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Anti-Aging Effect of Metformin: A Molecular and Therapeutical Perspective

[ Vol. 26 , Issue. 35 ]

Author(s):

Wheeler Torres*, Manuel Nava, Nestor Galbán, Yosselin Gómez, Valery Morillo, Milagros Rojas, Clímaco Cano, Maricarmen Chacín, Luis D´Marco, Yaneth Herazo, Manuel Velasco, Valmore Bermúdez and Joselyn Rojas-Quintero   Pages 4496 - 4508 ( 13 )

Abstract:


Aging is a time-dependent inevitable process, in which cellular homeostasis is affected, which has an impact on tissue function. This represents a risk factor for the development of numerous non-transmissible diseases. In consequence, the scientific community continues to search for therapeutic measures capable of improving quality of life and delaying cellular aging. At the center of this research is metformin, a widely used drug in Type 2 Diabetes Mellitus treatment that has a reduced adverse effects profile. Furthermore, there is evidence that this drug has beneficial health effects that go beyond its anti-hyperglycemic properties. Among these effects, its geronto-protection capability stands out. There is growing evidence that points out to an increased life expectancy as well as the quality of life in model organisms treated with metformin. Therefore, there is an abundance of research centered on elucidating the mechanism through which metformin has its anti-aging effects. Among these, the AMPK, mTORC1, SIRT1, FOXO, NF.kB, and DICER1 pathways can be mentioned. Furthermore, studies have highlighted the possibility of a role for the gut microbiome in these processes. The next step is the design of clinical essays that have as a goal evaluating the efficacy and safety of metformin as an anti-aging drug in humans to create a paradigm in the medical horizon. The question being if metformin is, in fact, the new antiaging therapy in humans?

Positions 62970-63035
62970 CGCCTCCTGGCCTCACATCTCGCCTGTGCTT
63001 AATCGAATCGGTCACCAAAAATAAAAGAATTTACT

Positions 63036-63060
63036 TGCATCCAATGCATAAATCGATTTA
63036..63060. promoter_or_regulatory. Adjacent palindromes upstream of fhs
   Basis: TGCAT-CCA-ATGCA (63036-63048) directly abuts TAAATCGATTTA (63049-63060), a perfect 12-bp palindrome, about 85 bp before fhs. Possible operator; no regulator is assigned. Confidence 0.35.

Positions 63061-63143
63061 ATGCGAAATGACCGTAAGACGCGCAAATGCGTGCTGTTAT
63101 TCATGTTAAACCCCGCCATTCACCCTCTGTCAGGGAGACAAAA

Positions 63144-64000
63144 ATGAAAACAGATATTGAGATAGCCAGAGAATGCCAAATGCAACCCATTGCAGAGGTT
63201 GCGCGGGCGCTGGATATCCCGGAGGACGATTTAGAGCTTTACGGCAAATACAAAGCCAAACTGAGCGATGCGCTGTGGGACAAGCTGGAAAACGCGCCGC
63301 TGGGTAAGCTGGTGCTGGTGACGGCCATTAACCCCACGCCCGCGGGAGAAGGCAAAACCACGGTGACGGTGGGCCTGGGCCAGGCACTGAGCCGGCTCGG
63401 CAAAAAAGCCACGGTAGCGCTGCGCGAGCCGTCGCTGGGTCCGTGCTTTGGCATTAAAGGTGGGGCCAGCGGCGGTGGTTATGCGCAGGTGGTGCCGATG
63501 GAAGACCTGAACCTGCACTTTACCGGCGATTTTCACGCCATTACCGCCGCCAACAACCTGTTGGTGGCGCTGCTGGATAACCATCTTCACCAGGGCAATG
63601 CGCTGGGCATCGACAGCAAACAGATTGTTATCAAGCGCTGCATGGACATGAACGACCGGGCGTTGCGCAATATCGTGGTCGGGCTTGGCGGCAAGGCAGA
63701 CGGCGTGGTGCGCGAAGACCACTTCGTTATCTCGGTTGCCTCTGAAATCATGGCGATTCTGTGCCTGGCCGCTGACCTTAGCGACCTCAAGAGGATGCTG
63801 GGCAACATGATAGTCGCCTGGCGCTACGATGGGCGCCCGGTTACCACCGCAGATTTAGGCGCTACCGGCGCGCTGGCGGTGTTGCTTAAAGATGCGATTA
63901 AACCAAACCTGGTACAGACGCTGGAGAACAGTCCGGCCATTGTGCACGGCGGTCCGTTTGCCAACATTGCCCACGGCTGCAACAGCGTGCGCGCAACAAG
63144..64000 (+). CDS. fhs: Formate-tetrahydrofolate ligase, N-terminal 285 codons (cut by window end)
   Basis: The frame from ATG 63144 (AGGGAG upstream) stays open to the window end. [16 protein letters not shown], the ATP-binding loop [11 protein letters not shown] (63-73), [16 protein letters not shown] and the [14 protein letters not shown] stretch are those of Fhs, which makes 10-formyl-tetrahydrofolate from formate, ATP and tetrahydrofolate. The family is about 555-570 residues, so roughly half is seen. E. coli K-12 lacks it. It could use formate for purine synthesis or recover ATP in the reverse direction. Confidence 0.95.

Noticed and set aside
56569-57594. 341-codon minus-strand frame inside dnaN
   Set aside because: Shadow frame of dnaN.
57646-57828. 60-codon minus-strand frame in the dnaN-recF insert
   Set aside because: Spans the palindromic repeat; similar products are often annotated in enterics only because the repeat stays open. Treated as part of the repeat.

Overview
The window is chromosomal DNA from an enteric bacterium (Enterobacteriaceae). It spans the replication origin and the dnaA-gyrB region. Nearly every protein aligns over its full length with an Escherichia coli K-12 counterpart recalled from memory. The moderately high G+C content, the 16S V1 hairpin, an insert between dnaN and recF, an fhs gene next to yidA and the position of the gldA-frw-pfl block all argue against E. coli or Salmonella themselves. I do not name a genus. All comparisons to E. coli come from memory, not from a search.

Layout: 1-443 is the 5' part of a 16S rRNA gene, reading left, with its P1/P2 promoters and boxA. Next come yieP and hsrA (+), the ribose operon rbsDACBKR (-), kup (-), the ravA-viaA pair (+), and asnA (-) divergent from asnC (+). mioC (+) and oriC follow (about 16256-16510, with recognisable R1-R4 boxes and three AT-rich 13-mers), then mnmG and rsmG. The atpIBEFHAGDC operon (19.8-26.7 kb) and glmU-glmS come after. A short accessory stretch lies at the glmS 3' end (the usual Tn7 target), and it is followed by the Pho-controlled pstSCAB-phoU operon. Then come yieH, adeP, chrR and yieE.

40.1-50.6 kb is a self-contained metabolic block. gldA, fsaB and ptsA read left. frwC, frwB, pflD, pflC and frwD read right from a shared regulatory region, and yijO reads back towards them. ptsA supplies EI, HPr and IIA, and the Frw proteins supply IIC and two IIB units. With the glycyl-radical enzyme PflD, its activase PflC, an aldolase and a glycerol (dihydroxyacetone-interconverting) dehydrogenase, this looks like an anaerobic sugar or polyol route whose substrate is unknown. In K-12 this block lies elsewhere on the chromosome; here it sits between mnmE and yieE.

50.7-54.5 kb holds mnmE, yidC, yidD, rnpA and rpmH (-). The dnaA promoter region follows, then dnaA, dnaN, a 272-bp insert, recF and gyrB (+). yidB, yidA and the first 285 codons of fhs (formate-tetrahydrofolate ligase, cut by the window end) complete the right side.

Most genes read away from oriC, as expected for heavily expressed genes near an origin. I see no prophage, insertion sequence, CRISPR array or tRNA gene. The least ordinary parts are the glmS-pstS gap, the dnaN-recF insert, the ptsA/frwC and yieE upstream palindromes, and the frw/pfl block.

Keywords:

Metformin, Ageing, Anti-ageing drugs, Type 2 diabetes mellitus, geronto-protective properties.

Affiliation:

Endocrine and Metabolic Diseases Research Center. School of Medicine, University of Zulia. Maracaibo, Endocrine and Metabolic Diseases Research Center. School of Medicine, University of Zulia. Maracaibo, Endocrine and Metabolic Diseases Research Center. School of Medicine, University of Zulia. Maracaibo, Endocrine and Metabolic Diseases Research Center. School of Medicine, University of Zulia. Maracaibo, Endocrine and Metabolic Diseases Research Center. School of Medicine, University of Zulia. Maracaibo, Endocrine and Metabolic Diseases Research Center. School of Medicine, University of Zulia. Maracaibo, Endocrine and Metabolic Diseases Research Center. School of Medicine, University of Zulia. Maracaibo, Universidad Simón Bolívar, Facultad de Ciencias de la Salud, Barranquilla, Hospital Clínico Universitario, INCLIVA, Nephrology Department, Valencia, Universidad Simón Bolívar, Facultad de Ciencias de la Salud, Barranquilla, Clinical Pharmacologic Unit, Vargas School of Medicine, Universidad Central de Venezuela, Caracas, Universidad Simón Bolívar, Facultad de Ciencias de la Salud, Barranquilla, Pulmonary and Critical Care Medicine Department, Brigham and Women’s Hospital, Harvard Medical School, Boston, MA



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